Moving around campus, it was a very rainy day when I stood under a tree and tried to draw this end of Freeborn Hall, home of the legendary local radio station KDVS. I have known several people involved with KDVS over the years, it is a proper institution, and I’ve always wanted to go and sketch their record room, where they keep all their huge supplies of music, it looks amazing. However I must confess, I don’t listen to the radio. I haven’t listened to the radio in years. When I was a kid I would listen to the radio a lot, in fact when I was 10 I wanted to be a radio DJ. In 1986, a radio DJ was approximately the number 1 job in the country, right up there with The Queen or Gary Lineker. I liked Capitol Radio, and used to listen to Steve Wright, and I would record songs from the radio and then with my twin cassette player. You remember those! One of the tape decks would be just play only, the other one had play and record (hold them down together), and don’t forget to put the little tab out of the cassette so you can’t tape over it later. Come to think of it, I only had a single tape player, my mum had the double player, I used to borrow it all the time to copy-record tapes. Remember having to do that, to record a tape or make a playlist you’d be playing the whole thing, listening as you go along, a much more organic way than nowadays with your digital playlists. Look how much we have gained, but what have we lost?! Anyway I would record myself talking like I was on the radio, no idea what I would have said back then. I probably put on that radio voice too, the one where all “t” sounds become “d” sounds, my mum would listen to Capital Gold. Remember Capital Gold? This is one for Londoners. It played all the old songs from the 60s, which to me then as a kid in the 80s seemed like a million years ago. Tony Blackburn was on it, and David Hamilton. One of my favourite radio-themed things though was a board game I had, Mike Read’s Pop Quiz. It may be one of the most 1980s things you ever see. I also wanted to be a football commentator. It’s funny because I really don’t like listening to recordings of myself speak. Fast forward to 2020 (and we all remember how slow fast forward was on those old cassette players) and we have Zoom and so on, and I had to record a presentation where I gave a virtual sketch tour of Davis for new students, and I really say “um” and “er” a lot, even when I’m scripted. I have considered making YouTube videos about my Davis sketches, a tour of the town and a little sketch demo, but I can’t listen to myself talk right now. Maybe I need to do more funny voices. So, no radio DJ career for me, but that’s ok, I haven’t turned on a radio in years. I do listen to a lot of podcasts though.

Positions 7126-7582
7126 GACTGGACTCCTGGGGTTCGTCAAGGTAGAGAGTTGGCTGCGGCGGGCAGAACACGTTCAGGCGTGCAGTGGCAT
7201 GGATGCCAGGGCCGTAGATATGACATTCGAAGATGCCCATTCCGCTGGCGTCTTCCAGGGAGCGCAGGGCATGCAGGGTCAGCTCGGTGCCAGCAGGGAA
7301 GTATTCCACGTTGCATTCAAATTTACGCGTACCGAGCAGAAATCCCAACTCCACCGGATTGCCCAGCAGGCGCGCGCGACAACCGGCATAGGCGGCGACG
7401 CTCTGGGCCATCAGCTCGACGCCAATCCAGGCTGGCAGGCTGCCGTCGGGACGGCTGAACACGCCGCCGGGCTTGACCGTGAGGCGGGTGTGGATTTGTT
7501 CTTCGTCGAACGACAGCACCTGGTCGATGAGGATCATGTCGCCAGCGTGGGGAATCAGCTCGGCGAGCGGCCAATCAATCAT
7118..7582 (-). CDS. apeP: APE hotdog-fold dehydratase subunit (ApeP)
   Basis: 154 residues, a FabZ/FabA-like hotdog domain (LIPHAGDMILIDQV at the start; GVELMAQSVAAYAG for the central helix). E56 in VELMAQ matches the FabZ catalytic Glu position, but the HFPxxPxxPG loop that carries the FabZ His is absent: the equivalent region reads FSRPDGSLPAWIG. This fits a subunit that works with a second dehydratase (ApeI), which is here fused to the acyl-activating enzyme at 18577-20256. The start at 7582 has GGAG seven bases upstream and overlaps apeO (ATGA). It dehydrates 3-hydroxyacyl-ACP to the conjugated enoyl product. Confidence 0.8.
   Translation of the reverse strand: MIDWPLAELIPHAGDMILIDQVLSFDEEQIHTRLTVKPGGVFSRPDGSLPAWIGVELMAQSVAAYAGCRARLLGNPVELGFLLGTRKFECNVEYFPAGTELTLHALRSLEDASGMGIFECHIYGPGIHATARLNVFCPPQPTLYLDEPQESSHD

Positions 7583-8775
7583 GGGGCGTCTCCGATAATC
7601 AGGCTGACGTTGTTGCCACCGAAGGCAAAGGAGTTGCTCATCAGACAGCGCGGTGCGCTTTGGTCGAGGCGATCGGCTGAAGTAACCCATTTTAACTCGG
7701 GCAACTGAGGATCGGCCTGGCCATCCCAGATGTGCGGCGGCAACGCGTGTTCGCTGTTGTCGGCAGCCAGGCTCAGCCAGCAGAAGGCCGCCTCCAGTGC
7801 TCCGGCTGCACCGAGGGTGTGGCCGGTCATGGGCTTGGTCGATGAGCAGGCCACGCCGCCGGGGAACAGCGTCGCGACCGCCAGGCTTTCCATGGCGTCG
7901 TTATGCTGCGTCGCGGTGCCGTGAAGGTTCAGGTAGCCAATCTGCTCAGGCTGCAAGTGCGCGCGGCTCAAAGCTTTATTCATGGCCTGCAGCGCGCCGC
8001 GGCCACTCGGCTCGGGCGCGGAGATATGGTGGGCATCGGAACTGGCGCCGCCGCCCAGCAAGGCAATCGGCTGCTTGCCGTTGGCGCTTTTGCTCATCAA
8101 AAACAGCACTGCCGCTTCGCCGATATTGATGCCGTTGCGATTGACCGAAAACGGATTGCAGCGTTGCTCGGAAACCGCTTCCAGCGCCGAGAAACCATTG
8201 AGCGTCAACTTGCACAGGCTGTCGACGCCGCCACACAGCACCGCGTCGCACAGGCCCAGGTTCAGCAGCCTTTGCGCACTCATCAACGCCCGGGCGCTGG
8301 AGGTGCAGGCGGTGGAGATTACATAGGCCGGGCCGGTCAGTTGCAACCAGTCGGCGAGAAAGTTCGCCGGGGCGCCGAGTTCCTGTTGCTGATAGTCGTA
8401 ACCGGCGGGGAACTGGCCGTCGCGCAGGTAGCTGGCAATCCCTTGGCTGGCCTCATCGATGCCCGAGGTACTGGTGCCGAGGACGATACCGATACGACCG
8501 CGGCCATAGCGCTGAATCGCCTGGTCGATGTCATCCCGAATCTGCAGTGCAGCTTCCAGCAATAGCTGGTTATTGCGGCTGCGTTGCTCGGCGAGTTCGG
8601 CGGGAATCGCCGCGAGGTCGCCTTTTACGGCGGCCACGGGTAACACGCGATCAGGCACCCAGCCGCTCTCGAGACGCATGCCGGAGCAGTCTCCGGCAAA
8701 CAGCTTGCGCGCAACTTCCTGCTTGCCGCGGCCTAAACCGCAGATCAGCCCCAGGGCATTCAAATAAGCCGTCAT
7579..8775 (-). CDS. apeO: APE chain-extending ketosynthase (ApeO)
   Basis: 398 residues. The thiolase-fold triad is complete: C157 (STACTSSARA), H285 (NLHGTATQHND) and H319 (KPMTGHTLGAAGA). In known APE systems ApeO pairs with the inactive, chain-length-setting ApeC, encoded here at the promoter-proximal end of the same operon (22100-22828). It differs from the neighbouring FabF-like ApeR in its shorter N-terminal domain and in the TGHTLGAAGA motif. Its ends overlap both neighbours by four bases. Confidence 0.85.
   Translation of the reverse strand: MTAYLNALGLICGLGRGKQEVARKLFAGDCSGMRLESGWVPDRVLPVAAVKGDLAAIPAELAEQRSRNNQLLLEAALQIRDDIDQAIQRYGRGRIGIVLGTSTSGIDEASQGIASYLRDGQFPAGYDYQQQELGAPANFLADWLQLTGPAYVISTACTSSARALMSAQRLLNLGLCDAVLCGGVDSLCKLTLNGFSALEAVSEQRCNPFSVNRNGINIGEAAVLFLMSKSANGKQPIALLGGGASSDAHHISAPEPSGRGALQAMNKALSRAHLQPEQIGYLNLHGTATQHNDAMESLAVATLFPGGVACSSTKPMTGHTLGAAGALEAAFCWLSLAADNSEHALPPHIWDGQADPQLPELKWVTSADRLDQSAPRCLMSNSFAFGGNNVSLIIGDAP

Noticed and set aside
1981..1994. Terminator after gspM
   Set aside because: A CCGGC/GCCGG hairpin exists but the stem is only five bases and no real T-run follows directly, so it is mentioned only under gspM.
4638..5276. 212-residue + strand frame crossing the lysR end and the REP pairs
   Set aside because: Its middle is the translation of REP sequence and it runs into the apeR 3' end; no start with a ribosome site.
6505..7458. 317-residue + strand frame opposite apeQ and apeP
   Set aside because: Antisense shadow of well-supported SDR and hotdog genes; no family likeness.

Ok nearly done with January campus sketches now, this is Roessler Hall, as drawn from next to the Physics building. Always reminds me of the brilliant East German striker Uwe Roessler, who used to play for Man City back when they were heroic and rubbish, but had amazing Umbro and Kappa kits. I think that 97-99 Man City kit is one of the greatest kits of all time. They also had this player from Georgia back when foreign players were still a bit new, and Georgia was a new exotic independent country: Georgi Kinkladze. He was on the City team at the same time as Roessler, and they were exciting to watch, but ultimately terrible, getting relegated in 1996. Roessler and Kinkladze stuck around as they failed to get promoted, but eventually City came back up to the Premier League a few years after they both left, in the year 2000 (this is like talking about the 60s to a kid in the 80s, I feel like Tony Blackburn) (Wait till you hear about Blackburn Rovers!), but then went straight back down again, because City were really bad, like way worse even than Spurs were at the time. Now they have tons of oil cash and Pep Guardiola and Noel Gallagher has a secret portal to their dressing room, but I quite liked them when they were heroically shite.
And finally, a quick sketch of the Student Housing building. I drew a lot in January. Right I’m off to play Mike Read’s Pop Quiz, with my mask on.
If you keep a sketchbook, or maybe several at once, you are keeping a record of things that are in your head, just like a diary. The diary might be an internal monologue of how you are feeling, inward-looking and for your eyes only, or it might be one like a politician or a journalist might keep, their own observations on the world they see. They may be a place to work on your writing, to find your voice, to figure out your thoughts and expand your ideas. Sketchbooks can be very much like that. Sketchbooks can be whatever you want them to be, and for many are a mixture of the two, a sketched journal. I have tried that myself, writing out pages alongside the drawings, but I often have a hard time mixing the two; people can be so differently affected by text than by image. Image is often undermined by the text, which can be a distraction. Text, even open-ended and vague text, sometimes tells the reader what to think about the drawing around it. So I usually reserve my own text for the blog post when it is a step removed from the drawing, and very much a take-it-or-leave-it thing. You can look at my entire website without reading a word and it wouldn’t matter. In fact on my old iteration of my blog from a decade ago, every time I would post a sketch I would shrink the font of the accompanying nonsense writing to about size 8, so not to distract from the sketch itself. Anyway, I thought I would share this thought with you. I think of my own ‘main’ sketchbooks, which are produced very much with the idea that someone would look through them, as visual diaries. I would never let someone read a written diary (not without heavy editing), it gives too much away. (In fact when I was younger and wrote pages and pages in my diary nightly, I wrote in a different alphabet that I invented when I was about 13 or 14; hey you were interested in girls (or boys), well I was interested in alphabets). So my main sketchbooks are ways for me to relax and draw the world that I live in. I do have non-realistic more fantastical drawings too, but I do those elsewhere. Since I live in Davis, my sketchbook is filled up with images of Davis, and since I work at UC Davis, well I can say that I have a campus in my sketchbook. All of which is a way to say, I have just started to catch up on my scanning, so here are four recent (January) sketches from the UC Davis campus.